• Whether the adoption agency’s responsibility done once the adopted child has moved to another country?
  • Is there any need for universal law among the nation regarding inter-country adoption?

Adoption agency responsibility is still ongoing after the post-adoption. There is a need for proper unification of law to govern post-inter-country adoption.


This research paper duly deals with inter-country adoption concerning India and the legislations/ that make it possible to carry on such adoptions in India possible. It also covers the area of the well-being of the child past such adoptions.


 The objectives are:

  • To create awareness among the people regarding inter-country adoption
  • To provide proper surveillance post-adoption to ensure the adopted child’s well-being.
  • To build a non-racial harmonious network with various races and ethnicities mixing.
  • To give a better lifestyle to the children as socio-economic levels rise because mostly the receiving countries are Western developed countries.

The paper has adopted a doctrinal research methodology consisting of primary and secondary data. The preliminary data consists of legislations, statutes, and international agreements, whereas the secondary sources are online journals, articles, and other published data and precedents.


The Central Adoption Resource Authority (CARA) is an independent organization responsible for both in-country and inter-country adoptions in India. It is part of the Ministry of Women and Child Development of the Government of India. Its goals are to match every orphan, impoverished, or abandoned kid in the country with a loving and caring home. It assures, first and foremost, that no Indian kid is placed for inter-country adoption without first being considered by Indian families in India. It also gives financial aid to non-governmental organizations (NGOs) and government-run welfare institutions to encourage excellent childcare and domestic adoption for such youngsters. CARA[10] was established in 1990 under the Ministry of Welfare’s aegis; however, on July 2, 1998, the then Ministry of Social Justice and Empowerment conferred autonomous status on CARA by Union Cabinet Decision. On 17.07.2003, the Ministry of Social Justice and Empowerment recognized it as the Central Authority for implementing the Hague Convention on the Protection of Children and Co-operation in Respect of Inter-country Adoption.

The Inter-country Guidelines – 2004 govern inter-country adoptions in India. These instructions follow the Supreme Court of India’s directives in L.K v Union of India[11]. Every application from a foreigner seeking to adopt a child must be sponsored by a social or child welfare organization recognized or licensed by the government of the nation where the foreigner resides, according to the Cara criteria.

The effects of such guidelines will be that they will help to reduce profiteering and child trafficking, that a proper Home Study Report can become reliable for the court in the proceedings, and, most importantly, that there will be an authority or agency in the foreigner’s country that can be made responsible for supervising the child’s progress and ensuring that the child is adopted as soon as possible following the law and grows up in a warm and loving environment. Suppose the kid is chosen without the help of an agency or authority. In that case, there is a risk of profit-driven inclusion, loss of confidentiality, and infringements on the child’s right to security and permanence. As a result, placing the kid for adoption through a reputed selection agency is always appealing.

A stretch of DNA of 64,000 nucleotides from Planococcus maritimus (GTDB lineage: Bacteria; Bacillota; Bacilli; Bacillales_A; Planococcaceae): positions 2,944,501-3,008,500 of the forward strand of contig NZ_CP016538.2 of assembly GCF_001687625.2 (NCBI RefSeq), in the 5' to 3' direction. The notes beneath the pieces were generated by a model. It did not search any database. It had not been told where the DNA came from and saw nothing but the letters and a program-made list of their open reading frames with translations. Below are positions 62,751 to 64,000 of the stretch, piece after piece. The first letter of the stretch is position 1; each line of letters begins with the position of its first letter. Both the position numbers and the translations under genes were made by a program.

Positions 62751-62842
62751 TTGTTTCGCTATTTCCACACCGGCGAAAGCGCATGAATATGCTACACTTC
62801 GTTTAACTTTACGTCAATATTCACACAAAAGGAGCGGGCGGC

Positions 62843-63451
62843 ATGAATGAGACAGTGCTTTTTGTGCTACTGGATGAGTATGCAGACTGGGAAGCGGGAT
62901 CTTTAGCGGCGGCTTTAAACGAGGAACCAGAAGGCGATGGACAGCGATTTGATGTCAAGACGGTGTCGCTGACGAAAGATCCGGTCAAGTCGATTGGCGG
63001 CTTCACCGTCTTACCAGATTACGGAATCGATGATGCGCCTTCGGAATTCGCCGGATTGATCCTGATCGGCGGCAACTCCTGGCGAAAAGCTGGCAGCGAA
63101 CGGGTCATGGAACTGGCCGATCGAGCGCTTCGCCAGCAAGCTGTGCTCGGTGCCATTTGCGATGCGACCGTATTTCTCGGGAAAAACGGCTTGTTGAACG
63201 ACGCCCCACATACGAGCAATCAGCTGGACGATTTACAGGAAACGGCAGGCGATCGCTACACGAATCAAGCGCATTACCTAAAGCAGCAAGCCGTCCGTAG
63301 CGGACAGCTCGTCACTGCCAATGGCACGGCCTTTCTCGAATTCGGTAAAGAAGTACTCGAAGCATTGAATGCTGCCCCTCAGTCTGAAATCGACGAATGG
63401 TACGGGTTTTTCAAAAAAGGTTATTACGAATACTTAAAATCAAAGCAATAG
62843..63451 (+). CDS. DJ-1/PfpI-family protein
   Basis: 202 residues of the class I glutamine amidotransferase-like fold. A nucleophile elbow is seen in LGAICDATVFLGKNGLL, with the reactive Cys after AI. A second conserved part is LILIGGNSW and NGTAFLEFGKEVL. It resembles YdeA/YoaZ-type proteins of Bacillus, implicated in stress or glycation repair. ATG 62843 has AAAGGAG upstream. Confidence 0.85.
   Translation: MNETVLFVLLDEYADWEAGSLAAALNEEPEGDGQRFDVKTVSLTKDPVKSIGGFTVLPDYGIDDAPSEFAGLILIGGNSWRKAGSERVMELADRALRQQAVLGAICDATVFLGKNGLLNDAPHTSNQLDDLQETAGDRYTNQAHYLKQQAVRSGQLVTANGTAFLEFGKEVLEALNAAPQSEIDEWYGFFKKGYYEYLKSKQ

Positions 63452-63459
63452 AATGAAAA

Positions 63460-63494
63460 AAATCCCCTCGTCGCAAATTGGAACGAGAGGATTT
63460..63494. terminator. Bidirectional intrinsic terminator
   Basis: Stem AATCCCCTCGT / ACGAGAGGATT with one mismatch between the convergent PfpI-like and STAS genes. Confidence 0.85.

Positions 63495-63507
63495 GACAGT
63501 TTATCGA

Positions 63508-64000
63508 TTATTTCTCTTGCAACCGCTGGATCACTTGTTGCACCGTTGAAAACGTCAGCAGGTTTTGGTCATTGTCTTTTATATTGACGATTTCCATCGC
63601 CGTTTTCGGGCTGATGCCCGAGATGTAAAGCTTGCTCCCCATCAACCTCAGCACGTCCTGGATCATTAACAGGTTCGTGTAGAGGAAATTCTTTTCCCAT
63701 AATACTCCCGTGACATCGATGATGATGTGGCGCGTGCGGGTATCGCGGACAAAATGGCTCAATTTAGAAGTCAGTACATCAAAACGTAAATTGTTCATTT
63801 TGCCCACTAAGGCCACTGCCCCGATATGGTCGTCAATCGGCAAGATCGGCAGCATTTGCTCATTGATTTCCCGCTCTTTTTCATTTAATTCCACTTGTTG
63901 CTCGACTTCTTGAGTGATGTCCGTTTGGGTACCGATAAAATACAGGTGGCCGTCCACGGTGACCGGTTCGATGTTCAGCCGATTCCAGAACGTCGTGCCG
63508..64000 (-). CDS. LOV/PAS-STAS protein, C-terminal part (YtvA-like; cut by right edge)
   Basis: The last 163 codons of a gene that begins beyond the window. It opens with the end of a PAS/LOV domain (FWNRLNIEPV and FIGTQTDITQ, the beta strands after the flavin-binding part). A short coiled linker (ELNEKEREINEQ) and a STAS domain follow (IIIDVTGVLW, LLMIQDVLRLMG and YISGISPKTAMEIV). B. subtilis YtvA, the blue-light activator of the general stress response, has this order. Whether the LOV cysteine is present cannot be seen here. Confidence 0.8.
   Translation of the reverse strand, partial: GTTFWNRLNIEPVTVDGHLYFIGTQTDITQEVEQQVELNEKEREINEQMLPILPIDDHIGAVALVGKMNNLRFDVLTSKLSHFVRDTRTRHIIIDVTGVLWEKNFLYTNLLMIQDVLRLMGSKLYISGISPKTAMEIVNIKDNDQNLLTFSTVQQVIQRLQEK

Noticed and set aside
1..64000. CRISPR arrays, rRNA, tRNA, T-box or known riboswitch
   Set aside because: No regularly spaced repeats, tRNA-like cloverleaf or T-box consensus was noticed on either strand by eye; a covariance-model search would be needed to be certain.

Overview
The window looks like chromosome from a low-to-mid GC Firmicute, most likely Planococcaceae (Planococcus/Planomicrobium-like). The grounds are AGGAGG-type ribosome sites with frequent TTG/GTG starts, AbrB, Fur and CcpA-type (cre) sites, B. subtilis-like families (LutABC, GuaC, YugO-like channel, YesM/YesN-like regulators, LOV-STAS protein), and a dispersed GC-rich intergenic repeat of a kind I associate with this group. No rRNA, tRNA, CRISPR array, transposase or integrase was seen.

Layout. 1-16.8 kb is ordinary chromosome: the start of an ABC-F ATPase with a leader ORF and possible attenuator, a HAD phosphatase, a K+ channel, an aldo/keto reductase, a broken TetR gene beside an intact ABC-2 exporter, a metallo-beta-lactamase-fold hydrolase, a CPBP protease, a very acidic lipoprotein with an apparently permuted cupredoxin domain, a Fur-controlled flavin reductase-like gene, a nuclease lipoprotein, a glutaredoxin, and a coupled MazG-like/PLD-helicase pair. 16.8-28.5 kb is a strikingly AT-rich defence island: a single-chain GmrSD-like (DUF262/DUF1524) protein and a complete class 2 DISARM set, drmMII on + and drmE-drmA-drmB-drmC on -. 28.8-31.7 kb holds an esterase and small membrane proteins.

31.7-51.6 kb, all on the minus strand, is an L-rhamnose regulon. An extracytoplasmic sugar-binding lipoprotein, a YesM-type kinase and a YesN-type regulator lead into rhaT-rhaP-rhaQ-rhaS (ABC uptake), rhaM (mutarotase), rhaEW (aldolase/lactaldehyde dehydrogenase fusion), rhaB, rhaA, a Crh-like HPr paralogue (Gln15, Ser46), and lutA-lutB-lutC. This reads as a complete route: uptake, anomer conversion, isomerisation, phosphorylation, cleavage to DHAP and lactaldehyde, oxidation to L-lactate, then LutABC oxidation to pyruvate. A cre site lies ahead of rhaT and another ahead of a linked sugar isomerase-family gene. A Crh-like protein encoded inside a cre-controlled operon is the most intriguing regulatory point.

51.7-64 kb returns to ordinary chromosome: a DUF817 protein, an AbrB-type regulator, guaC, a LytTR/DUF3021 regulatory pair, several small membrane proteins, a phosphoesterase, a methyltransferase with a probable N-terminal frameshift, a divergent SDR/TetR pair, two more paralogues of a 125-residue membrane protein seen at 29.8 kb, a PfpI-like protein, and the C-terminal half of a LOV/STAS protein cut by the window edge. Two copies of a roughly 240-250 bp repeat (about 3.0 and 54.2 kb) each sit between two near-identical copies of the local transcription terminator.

1. Enlisted Foreign Adoption Agency (EFAA/Central Authority/Government Deptt): At this stage, the interested party must contact a reputable agency and enroll to adopt a child from another country in line with local legislation. This agency might be a central entity or government body that guarantees the entire process is adequately supervised.
  2. Indian Placement Agency with a Recognized Name: This is a well-known agency that CARA has approved to place children for international adoption.
  • Approval by the ACA: The medical examination aims to ensure that the kid is healthy and safe and that there are no hidden health concerns that would have gone unnoticed, therefore scamming the system on the adopting party.
  1. Correlating the child’s study report with the parent’s study report[12]: In addition to this report, the agency must give a picture of the parents and a declaration declaring that the parents are prepared to adopt the kid in line with local legislation. If the child’s biological parents exist, the child welfare agency to whom the kid is surrendered for arranging adoption arrangements should appropriately help them decide to give the child up for adoption to foreign parents.
  2. NOC from CARA: CARA’s NOC Committee will review the relevant papers presented by RIPA and ensure that the processes outlined in these Rules have been followed. It will also determine if the child’s matching and placement with PAPs is in the child’s best interests.
  3. Court Petition: when the adoption matter is heard in court (the court must resolve the adoption case within two months).
  • Court Decree: The adoption is complete after the court issues the decree.


A comparison of the provisions of the legislation in different nations has been attempted. The study of ICA has been reduced to comparing European, American, and Indian laws.